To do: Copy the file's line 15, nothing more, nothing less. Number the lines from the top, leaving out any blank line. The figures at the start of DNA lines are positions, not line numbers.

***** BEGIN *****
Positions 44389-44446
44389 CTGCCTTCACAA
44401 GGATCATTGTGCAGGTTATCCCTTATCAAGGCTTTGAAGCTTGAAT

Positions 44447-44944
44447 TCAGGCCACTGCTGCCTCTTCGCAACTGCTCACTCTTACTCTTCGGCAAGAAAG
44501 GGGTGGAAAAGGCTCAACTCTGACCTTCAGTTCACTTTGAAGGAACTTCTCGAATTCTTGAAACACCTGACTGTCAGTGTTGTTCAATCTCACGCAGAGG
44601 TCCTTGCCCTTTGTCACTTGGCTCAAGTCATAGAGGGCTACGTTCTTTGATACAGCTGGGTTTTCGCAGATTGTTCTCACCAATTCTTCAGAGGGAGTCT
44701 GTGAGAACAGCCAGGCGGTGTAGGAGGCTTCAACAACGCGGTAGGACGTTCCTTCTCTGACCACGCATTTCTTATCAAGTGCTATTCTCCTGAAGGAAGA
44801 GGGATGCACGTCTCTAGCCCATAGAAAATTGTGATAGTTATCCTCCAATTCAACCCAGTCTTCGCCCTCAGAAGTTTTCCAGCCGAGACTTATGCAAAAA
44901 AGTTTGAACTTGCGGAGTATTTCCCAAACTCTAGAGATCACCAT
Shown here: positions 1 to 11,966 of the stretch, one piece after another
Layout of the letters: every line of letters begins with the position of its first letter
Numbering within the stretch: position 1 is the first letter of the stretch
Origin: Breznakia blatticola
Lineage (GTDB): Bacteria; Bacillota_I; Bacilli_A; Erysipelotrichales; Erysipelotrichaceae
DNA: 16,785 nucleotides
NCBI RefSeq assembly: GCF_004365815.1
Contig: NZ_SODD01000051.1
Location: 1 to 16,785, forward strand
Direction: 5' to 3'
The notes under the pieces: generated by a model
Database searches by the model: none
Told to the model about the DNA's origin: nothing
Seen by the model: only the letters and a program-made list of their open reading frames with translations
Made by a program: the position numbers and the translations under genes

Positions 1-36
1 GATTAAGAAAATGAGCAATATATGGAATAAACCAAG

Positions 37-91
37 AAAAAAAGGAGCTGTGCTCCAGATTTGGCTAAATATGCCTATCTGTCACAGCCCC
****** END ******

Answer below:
Lineage (GTDB): Bacteria; Bacillota_I; Bacilli_A; Erysipelotrichales; Erysipelotrichaceae